When the world’s largest nonbank ATM operator, Cardtronics, bought DirectCash Payments (DC Payments) last year, it also validated the complex and confidential work achieved by Aimie Killeen. As the general counsel of the acquired ATM operator, based in Calgary, Canada, Killeen balanced normal operations, the company sale, and DCPayments’ acquisition of an Australian company. Thanks in part to these efforts, Cardtronics has emerged with an even stronger portfolio of 225,000 ATMs in North America, Europe, and Asia-Pacific—which Killeen now oversees with her dynamic global legal team.
Yet, during the acquisition, the Australian legal leader did not immediately know what her future looked like at the newly merged company. She was hesitant to move to the US, but the then CEO Steven Rathgaber suggested she could contribute from another location. Killeen responded that for the right role—the general counsel role—she’d relocate. He made an offer, she consulted with her family, and she then headed to the Lone Star State to serve the billion-dollar company as its executive vice president, general counsel, and secretary in March 2017.
Soon after her arrival, Killeen realized the legal team was under-resourced and over-reliant on outside counsel. She petitioned leadership to add lawyers and internalize some of that work. “There are some things we can do better in-house, having lawyers who really understand what makes the business tick,” Killeen says.
Killeen’s American team currently numbers four lawyers, three paralegals, and an executive assistant. Together, they’re exploring the possibility of adding more US-based lawyers in the near future as Cardtronics focuses on growing its domestic US business while continuing its global expansion. For now, the department is working through the strategic shift that the new head count has empowered. With a more complete view of the business, the legal team can see past previous blind spots and better and more wholly support other business units.
As the department and its role have evolved, Killeen has specifically assessed the legal department’s relationships with outside counsel. She has reviewed the strategic, personal, and financial aspects of each of the partnerships, and her team has held meetings with those partners specifically to discuss their future.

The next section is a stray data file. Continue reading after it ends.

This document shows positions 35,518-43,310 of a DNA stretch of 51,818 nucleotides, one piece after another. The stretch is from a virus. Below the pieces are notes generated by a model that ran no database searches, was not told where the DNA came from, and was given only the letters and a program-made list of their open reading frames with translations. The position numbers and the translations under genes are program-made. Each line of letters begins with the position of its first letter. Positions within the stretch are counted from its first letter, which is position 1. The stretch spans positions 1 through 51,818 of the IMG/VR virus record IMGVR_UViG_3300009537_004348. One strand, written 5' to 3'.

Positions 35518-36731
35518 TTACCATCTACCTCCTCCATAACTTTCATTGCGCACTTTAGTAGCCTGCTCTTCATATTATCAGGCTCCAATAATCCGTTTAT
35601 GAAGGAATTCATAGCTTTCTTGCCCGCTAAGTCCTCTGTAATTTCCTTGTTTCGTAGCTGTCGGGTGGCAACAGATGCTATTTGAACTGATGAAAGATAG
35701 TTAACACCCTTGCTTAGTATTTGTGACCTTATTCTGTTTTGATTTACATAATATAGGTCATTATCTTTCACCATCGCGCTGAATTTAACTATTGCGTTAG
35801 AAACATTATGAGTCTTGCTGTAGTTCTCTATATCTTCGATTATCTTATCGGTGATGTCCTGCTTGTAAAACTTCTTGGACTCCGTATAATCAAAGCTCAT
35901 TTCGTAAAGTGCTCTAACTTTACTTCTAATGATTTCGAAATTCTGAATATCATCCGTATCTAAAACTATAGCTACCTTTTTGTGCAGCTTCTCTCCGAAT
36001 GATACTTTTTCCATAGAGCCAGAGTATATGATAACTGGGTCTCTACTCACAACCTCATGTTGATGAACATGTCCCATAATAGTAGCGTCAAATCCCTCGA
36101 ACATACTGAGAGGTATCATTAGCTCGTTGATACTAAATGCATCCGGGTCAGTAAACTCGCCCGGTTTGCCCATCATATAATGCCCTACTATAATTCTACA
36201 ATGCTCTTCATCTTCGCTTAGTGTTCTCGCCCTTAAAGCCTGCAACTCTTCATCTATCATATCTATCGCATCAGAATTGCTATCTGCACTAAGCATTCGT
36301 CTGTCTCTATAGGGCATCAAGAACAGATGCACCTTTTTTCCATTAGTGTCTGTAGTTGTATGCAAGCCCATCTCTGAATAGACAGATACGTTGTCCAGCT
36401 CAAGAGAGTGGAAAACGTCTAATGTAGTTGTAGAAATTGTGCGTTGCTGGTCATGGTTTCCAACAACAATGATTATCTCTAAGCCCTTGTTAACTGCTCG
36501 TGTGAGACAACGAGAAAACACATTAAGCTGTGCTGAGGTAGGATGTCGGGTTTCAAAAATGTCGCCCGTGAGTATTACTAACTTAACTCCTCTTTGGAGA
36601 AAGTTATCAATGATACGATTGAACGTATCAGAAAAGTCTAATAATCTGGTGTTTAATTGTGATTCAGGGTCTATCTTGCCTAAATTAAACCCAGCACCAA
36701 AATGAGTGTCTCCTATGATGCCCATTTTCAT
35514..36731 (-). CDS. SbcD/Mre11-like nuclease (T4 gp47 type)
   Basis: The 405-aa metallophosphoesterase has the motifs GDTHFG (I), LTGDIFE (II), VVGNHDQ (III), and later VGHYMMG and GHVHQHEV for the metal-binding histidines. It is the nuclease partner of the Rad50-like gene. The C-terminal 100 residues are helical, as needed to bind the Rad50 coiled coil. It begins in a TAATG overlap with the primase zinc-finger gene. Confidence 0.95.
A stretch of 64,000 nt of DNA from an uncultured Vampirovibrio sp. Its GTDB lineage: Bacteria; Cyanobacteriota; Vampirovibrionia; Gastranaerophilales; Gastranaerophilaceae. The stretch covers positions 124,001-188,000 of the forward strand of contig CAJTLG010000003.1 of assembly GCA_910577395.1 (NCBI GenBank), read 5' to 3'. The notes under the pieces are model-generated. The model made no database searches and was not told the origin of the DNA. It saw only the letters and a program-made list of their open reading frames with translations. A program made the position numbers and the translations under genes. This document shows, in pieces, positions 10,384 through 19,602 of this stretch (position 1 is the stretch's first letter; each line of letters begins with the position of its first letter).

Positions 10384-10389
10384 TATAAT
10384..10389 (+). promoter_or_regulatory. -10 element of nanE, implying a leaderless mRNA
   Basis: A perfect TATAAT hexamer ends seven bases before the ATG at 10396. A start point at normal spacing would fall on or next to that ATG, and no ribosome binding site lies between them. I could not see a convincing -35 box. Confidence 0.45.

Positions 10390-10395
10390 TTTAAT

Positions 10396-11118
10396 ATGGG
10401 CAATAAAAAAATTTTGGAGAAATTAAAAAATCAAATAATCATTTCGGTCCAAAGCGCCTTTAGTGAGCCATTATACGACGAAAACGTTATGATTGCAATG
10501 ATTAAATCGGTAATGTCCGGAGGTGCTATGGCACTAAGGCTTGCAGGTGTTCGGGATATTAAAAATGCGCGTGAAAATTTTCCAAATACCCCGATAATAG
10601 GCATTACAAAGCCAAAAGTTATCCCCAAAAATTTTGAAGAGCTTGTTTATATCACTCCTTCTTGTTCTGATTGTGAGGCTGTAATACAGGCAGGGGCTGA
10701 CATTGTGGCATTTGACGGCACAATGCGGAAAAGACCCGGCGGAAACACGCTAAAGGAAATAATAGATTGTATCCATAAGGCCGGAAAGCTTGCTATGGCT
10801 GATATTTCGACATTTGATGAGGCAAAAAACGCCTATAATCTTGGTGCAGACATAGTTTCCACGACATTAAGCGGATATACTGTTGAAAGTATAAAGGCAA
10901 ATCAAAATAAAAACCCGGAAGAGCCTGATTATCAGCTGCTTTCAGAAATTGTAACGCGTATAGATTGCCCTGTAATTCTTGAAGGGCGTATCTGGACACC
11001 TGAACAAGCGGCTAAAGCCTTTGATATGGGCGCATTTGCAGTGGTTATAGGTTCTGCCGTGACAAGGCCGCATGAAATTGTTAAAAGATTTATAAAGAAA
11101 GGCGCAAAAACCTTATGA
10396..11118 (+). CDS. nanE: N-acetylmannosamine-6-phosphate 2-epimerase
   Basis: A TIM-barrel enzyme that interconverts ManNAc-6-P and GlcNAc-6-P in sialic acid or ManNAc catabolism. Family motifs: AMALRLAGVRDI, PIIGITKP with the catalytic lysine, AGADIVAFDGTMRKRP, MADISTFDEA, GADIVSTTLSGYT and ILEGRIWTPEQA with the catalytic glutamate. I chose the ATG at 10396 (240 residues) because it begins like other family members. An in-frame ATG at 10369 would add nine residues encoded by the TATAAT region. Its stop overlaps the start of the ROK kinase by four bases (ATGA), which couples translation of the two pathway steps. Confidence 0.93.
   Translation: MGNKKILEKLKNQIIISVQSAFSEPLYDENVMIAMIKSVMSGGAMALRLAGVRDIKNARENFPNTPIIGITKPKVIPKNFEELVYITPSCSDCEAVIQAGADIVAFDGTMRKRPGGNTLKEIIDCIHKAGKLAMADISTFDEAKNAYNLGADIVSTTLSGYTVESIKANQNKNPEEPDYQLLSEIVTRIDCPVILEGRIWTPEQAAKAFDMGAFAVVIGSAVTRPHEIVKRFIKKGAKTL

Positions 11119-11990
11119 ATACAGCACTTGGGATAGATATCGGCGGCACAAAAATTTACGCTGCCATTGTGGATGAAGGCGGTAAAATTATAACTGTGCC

During her first few months, Killeen even reviewed every invoice line by line. “When I’m paying for top-end advice, I don’t like seeing things like ‘photocopying’ on my invoice,” she says. “My view is that it reflects that value you place on our relationship.” Outside partners would point out that those charges were in the terms of their contracts, but Killeen would respond that it might be time to craft a new contract.
It wasn’t an easy process—a tedious combination of close bookkeeping and breakup conversations—but the work was necessary and effective. Killeen’s team successfully refreshed its roster and discovered opportunities to save money, and the two objectives were often related. “Maybe it’s only a dollar, but if I’m not getting the value—in advice—for that dollar, I don’t want to keep paying it,” Killeen says, explaining that details in invoices reflect the health of partnerships. “And, to be candid, I haven’t had any pushback from my external partners on this approach.”
Her team also relies on and prizes clarity of communication. That’s why Killeen does her best to be direct with leadership and other business units. Otherwise, there’s a risk of partners going rogue, acting and producing unforeseen consequences because of a failure to communicate first with legal counsel. Since business teams tend to see only their piece of the operation, leadership and legal have an opportunity and a responsibility to drive intelligence and education.
“I try to lay it all out on the table,” Killeen says. “We all have blind spots; maybe I know point A and point B, but in the middle, we don’t understand each other. If we can have that conversation, we can go on the journey together and produce a better outcome overall.”
Killeen also views internal leadership development and growth as a key part of her job and is actively working to train multiple candidates to eventually lead the department if they want that opportunity. In the context of a global operation, that means keeping the opportunity available to anybody with the ambition and drive to want it. The next general counsel for the company should come from within, she feels, meaning from any department or any location globally. “I see it as a very key part of my role,” she says. “Making sure that you know that you can have this job, if you want it.”
“We have worked with Aimie on antitrust, corporate/board matters, and finance. Aimie has strong technical skills, great boardroom judgment, and brings her valuable international experience to the table. More than anything, she is collaborative and a pleasure for external advisors to work with.”
—Robert Ogilvy Watson, Partner